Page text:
The approximation ratio of BU-DCCS is .
V Top-Down Algorithm
The bottom-up algorithm must traverse a search tree from the root down to level . When , the efficiency of the algorithm degrades significantly. As verified by the experiments in Section VI, the performance of the bottom-up algorithm is close to or even worse than the greedy algorithm when . To handle this problem, we propose a top-down approach for the DCCS problem when .
In this section, we assume . In the top-down algorithm, we maintain a temporary top- result set and update it in the same way as in the bottom-up algorithm. However, candidate -CCs are generated in a top-down manner. The reverse in search direction makes the techniques in the bottom-up algorithm no longer suitable. Therefore, we propose a new candidate -CC generation method and a series of new pruning techniques suitable for top-down search. The top-down algorithm attains an approximation ratio of . As verified by the experiments in Section VI, the top-down algorithm is superior to the other algorithms when .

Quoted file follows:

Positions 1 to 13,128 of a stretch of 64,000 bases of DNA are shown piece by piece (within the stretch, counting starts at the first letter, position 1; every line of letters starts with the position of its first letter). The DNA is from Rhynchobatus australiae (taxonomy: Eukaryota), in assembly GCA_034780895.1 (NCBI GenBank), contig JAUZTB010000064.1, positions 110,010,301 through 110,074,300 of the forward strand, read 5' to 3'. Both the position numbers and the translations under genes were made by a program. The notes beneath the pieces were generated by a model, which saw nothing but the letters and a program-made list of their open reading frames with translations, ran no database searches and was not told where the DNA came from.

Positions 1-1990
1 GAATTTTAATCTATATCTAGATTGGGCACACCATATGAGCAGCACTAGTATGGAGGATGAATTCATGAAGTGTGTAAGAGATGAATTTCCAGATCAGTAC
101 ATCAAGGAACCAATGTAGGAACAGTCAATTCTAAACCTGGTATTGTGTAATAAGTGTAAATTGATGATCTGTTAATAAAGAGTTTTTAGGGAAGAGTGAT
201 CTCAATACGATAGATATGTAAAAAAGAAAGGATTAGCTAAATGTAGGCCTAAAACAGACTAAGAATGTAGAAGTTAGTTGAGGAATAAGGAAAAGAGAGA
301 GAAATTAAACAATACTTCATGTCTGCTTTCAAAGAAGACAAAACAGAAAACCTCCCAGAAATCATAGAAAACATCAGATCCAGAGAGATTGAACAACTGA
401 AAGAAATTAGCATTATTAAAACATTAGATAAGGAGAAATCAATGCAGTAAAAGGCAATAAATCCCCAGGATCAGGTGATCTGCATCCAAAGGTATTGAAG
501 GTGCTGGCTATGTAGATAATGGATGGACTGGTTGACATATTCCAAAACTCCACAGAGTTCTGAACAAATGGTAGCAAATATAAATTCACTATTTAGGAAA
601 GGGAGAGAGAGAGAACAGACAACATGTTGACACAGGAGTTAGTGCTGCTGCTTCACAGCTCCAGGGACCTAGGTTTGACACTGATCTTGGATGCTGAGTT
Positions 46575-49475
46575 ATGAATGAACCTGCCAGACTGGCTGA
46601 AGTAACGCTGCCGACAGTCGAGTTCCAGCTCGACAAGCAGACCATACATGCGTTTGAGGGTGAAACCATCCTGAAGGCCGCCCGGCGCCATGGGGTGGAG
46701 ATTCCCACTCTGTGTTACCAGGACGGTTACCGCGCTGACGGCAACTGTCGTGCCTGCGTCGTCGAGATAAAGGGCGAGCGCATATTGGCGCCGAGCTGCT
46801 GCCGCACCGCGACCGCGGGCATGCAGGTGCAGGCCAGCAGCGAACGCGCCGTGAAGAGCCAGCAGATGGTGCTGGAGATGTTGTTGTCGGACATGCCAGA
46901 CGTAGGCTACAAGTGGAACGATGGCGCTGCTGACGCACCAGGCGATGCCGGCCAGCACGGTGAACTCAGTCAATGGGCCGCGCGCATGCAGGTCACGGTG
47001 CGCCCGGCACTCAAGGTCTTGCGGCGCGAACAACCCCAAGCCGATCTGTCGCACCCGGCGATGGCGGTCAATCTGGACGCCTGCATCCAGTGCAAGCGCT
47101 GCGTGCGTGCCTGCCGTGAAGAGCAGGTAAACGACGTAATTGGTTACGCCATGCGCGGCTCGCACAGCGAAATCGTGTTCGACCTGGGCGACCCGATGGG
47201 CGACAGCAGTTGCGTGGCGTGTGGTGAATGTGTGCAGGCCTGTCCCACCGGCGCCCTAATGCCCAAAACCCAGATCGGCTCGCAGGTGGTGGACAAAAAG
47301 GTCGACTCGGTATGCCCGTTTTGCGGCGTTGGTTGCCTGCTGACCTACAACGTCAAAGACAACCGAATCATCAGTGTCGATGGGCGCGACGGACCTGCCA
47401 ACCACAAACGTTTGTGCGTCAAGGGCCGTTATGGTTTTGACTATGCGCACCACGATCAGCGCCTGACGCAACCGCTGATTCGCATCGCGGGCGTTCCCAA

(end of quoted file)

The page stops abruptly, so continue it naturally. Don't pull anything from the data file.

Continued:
V-A Top-Down Candidate Generation
We first introduce how to generate -CCs in a top-down manner. In the top-down algorithm, all -CCs are conceptually organized as a search tree as illustrated in Fig. 6, where is the parent of if , and the only layer number satisfies . Except the root , all -CCs in the search tree has a unique parent. We generate candidate -CCs by depth-first searching the tree from the root down to level and update the temporary result set during search.
Let be the -CC currently visited in DFS, where . We must generate the children of . By Property 3 of -CCs, we have for all . Thus, to generate , we only have to add some vertices to but need not to delete any vertex from .